But by making the call to action of going pro too prominent and nagging, you will harm the experience of the free product. That will push away some of the free users. Though free users don’t contribute to your revenue, some of them will eventually go pro, and some will spread the word around about your product.
Go subtle. Let them users know about your premium feature in a suave, nonchalant manner. You don’t need to have a huge banner or popup notifying your users that they can go premium every time they log into the app.
If they to use the free version, that’s cool. Don’t let the premium option get in the way of the flow. Once you've made sure the users have seen the premium option of your app, and are aware of its benefits, let them hide the notification of it completely, and even hide the premium features themselves. Bring it up once in a while, or let the users know of new premium features, but don’t let that get in the way of them enjoying the free experience of the cool app you've given them.

When entering feedly as a free user, a top bar shows the option of upgrading to pro. Once the user minimizes it, it stays hidden

4. Don’t take free features and make them Premium

Many Freemium products start out as free ones, and later on, once the user base has been built the premium features are added. No matter what — NEVER take free features away from EXISTING users and make them premium.
Create new exciting features. And don’t just add premium features. Think of it this way — for each premium feature you add, create an additional free feature. This way your free users will feel rewarded for sticking around, and the premium users will get both the free and premium features with each upgrade.
If you’ve made a huge mistake and need to make a free feature premium, do it for new users. It sucks a little, but can be understood under certain circumstances.

Dropbox for business adds features specifically targeted for professional users

5. Give multiple premium payment options

Most Freemium products offer two paths: Free and paid apps.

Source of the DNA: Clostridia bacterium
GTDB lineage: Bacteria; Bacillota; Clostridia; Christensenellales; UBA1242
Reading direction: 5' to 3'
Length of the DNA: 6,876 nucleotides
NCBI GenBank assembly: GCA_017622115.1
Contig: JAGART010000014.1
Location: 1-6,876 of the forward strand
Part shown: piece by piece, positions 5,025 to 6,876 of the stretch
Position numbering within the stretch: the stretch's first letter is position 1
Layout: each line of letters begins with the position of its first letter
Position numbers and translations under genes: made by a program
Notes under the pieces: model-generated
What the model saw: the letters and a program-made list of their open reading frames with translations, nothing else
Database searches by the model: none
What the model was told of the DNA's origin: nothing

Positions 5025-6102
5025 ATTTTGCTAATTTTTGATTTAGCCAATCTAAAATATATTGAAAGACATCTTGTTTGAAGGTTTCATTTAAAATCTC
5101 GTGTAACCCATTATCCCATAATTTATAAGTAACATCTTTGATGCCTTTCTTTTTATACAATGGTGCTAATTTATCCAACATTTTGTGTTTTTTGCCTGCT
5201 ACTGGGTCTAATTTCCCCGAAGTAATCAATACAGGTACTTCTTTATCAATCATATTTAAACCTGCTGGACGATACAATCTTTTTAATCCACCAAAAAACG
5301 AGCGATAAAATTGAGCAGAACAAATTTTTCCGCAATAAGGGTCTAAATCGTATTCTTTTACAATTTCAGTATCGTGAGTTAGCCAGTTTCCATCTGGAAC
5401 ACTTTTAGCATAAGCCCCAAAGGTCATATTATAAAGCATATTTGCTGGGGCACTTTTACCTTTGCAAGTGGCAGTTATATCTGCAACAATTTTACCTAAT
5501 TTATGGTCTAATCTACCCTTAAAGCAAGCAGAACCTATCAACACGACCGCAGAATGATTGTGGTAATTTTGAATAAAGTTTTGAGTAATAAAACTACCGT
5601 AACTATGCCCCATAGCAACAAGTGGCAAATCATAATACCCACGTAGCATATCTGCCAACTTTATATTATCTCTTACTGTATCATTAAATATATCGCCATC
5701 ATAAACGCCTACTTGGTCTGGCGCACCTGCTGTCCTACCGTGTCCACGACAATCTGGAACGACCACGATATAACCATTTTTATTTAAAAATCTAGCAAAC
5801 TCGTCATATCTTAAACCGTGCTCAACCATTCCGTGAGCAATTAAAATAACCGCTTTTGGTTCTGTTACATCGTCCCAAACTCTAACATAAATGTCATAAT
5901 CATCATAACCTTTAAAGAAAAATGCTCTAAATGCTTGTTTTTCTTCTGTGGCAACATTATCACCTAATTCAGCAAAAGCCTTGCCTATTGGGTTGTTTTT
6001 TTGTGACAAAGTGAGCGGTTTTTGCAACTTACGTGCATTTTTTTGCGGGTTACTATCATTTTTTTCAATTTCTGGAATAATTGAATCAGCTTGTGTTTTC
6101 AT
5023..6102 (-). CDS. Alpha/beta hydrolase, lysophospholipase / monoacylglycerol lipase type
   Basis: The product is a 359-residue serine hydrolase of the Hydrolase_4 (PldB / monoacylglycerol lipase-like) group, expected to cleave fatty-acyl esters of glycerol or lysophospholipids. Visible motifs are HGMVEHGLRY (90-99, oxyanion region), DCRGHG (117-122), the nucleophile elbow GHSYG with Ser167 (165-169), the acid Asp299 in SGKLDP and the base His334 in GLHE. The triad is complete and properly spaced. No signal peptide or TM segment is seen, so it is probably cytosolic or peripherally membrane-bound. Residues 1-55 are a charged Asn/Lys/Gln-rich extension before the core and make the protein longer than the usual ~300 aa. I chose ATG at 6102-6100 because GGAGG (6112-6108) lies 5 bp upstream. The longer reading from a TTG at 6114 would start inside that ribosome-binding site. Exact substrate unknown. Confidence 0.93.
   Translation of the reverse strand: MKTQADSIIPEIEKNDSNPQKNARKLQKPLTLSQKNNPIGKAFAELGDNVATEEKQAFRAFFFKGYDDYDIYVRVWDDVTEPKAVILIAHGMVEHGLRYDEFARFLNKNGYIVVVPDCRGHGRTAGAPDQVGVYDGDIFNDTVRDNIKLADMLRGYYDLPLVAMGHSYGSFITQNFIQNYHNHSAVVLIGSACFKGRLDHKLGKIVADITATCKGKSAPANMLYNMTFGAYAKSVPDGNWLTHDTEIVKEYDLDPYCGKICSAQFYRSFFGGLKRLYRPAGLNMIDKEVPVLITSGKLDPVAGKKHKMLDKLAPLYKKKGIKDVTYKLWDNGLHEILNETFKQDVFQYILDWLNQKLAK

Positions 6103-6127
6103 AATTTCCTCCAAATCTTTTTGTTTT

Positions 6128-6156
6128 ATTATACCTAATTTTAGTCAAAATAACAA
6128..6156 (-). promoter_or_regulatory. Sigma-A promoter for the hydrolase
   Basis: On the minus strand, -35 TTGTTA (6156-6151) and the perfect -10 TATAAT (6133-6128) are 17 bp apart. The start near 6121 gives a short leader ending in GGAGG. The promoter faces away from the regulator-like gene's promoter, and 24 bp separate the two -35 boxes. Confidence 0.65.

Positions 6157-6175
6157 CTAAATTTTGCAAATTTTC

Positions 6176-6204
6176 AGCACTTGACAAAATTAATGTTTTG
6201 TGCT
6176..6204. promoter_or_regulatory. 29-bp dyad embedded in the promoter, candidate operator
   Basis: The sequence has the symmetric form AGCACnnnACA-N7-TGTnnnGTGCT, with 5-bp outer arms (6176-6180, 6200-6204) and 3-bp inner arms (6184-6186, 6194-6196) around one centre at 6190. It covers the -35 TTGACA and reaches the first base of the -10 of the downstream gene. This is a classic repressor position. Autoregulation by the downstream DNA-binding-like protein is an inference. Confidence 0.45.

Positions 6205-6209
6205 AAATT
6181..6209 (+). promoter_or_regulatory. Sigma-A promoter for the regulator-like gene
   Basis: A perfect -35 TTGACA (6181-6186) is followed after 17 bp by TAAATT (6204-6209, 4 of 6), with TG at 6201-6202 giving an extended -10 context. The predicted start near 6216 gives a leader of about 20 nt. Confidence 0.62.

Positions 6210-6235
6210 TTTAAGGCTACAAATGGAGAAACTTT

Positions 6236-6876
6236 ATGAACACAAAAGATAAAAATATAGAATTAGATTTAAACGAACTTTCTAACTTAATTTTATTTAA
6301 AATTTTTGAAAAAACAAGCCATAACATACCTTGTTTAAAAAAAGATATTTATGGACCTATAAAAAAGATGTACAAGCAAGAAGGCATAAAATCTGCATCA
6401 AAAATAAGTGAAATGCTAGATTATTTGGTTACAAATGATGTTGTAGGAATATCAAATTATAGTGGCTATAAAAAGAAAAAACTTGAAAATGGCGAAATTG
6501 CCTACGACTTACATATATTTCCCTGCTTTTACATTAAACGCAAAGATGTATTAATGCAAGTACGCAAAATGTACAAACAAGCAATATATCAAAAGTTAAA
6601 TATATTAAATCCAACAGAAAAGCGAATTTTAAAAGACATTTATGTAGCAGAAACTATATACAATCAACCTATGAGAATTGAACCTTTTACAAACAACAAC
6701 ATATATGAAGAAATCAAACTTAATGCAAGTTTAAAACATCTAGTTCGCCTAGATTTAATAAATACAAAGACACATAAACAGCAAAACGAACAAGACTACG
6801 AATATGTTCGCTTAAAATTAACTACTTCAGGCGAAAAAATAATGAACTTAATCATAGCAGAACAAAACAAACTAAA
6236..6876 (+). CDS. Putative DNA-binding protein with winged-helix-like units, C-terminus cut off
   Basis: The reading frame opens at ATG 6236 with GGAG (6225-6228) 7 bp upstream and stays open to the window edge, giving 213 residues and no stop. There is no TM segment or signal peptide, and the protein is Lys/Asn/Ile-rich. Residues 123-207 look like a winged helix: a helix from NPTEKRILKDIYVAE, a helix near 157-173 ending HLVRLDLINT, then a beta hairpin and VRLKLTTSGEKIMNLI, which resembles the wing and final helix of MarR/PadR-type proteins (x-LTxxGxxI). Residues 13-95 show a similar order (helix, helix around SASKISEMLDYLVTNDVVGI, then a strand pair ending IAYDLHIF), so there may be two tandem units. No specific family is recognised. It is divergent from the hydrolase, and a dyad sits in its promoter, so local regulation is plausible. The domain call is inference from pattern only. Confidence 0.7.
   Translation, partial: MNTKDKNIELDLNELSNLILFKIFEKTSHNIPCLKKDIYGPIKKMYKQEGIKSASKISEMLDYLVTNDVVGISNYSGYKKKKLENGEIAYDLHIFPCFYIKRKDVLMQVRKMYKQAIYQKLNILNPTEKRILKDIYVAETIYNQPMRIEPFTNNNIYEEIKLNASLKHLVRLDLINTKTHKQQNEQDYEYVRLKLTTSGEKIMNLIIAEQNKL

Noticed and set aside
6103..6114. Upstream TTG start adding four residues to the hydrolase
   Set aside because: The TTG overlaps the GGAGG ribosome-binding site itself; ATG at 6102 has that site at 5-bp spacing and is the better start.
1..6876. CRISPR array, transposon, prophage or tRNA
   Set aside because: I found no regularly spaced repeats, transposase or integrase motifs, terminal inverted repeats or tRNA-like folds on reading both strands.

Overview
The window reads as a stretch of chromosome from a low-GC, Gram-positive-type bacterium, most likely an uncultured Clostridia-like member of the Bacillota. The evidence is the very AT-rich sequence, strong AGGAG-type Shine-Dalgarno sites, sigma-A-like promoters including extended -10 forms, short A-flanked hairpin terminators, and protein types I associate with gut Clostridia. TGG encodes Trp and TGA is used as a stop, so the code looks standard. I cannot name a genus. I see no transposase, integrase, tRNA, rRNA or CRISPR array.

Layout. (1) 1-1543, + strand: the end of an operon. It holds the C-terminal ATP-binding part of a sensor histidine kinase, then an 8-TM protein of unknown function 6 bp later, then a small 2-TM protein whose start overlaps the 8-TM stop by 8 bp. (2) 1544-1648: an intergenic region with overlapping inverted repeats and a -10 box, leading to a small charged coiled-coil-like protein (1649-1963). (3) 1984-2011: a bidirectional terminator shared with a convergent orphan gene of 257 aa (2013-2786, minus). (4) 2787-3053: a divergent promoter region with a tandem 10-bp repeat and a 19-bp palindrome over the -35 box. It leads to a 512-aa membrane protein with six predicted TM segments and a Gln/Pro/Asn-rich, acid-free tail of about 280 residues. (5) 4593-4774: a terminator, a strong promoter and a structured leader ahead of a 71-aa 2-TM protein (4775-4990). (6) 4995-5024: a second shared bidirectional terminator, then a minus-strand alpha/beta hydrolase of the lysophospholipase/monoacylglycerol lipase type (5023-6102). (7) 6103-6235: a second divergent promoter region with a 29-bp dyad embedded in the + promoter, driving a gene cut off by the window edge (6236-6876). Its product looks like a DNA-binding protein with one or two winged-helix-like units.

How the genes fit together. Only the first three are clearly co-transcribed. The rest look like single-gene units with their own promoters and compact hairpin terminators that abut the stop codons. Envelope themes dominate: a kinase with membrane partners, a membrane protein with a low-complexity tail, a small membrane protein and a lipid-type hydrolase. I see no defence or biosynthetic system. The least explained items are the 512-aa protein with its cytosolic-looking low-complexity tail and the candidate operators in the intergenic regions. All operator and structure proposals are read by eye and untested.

The free app is, well… free. And the paid app is usually either paid for in advance, or subscribed to for a small monthly fee. This creates a situation where many free users don’t take the premium option as it’s not tailored to their needs.
Create a few payment options. Think of how many payment options users get for Kickstarter projects — options that range from a sticker or a T-shirt for a small contribution to a personal foot massage from the project’s founder for a big one.
Give your users the gift of choosing how invested they want to be in your product. Give them the option to buy certain features, join a subscription, or just pay a single time payment just to get rid of the ads.Be generous. This day and age, a paying user is a privilege. Make sure you surprise and delight them constantly. Be open to feedback. Promote requested features. If you’re taking money in order to push forward features, make sure you’re pushing forward the right ones.

In Paper app, the users can purchase premium brushes individually to assemble their own personal art tools collection

Be Generous

All in all, the Freemium model is one of the best possible solutions to get paid for hard earned work invested in apps. When done properly, the premium option feels like a luxurious boost the user can choose to use all the time, or just if needed. It can motivate, create traction and build trust with your user base.
The key element in doing so, is generosity. Make sure you care about your users, both free and premium. Keep them surprised and delighted both a free and premium users. Invest in the product, invest in developing features both free and premium users will enjoy.

Generosity creates loyalty, empathy and connection.
That’s the most important thing you could ask for.



Dror Bren

Product creator, bicycle rider, cat lover